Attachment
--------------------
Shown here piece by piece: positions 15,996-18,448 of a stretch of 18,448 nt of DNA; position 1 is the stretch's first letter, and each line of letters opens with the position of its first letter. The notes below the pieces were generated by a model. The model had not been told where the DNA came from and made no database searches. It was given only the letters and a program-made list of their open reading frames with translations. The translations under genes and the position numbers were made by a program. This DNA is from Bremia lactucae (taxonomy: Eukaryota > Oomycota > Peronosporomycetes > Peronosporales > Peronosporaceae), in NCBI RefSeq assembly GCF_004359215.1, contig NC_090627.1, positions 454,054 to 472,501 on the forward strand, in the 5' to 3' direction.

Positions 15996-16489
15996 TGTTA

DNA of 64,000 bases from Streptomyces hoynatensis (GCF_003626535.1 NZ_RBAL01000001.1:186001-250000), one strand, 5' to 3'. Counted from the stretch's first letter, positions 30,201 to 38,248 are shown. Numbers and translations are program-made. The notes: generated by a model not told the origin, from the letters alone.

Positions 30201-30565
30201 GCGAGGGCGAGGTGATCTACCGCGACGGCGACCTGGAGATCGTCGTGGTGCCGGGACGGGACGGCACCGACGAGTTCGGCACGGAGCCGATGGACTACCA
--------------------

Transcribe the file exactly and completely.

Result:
Shown here piece by piece: positions 15,996-18,448 of a stretch of 18,448 nt of DNA; position 1 is the stretch's first letter, and each line of letters opens with the position of its first letter. The notes below the pieces were generated by a model. The model had not been told where the DNA came from and made no database searches. It was given only the letters and a program-made list of their open reading frames with translations. The translations under genes and the position numbers were made by a program. This DNA is from Bremia lactucae (taxonomy: Eukaryota > Oomycota > Peronosporomycetes > Peronosporales > Peronosporaceae), in NCBI RefSeq assembly GCF_004359215.1, contig NC_090627.1, positions 454,054 to 472,501 on the forward strand, in the 5' to 3' direction.

Positions 15996-16489
15996 TGTTA

DNA of 64,000 bases from Streptomyces hoynatensis (GCF_003626535.1 NZ_RBAL01000001.1:186001-250000), one strand, 5' to 3'. Counted from the stretch's first letter, positions 30,201 to 38,248 are shown. Numbers and translations are program-made. The notes: generated by a model not told the origin, from the letters alone.

Positions 30201-30565
30201 GCGAGGGCGAGGTGATCTACCGCGACGGCGACCTGGAGATCGTCGTGGTGCCGGGACGGGACGGCACCGACGAGTTCGGCACGGAGCCGATGGACTACCA